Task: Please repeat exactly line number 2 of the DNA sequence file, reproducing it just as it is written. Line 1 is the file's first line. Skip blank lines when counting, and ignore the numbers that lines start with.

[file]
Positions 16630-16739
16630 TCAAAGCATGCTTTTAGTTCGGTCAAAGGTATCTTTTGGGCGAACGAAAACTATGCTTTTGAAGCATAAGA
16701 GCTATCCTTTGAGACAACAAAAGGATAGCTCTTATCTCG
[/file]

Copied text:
16630 TCAAAGCATGCTTTTAGTTCGGTCAAAGGTATCTTTTGGGCGAACGAAAACTATGCTTTTGAAGCATAAGA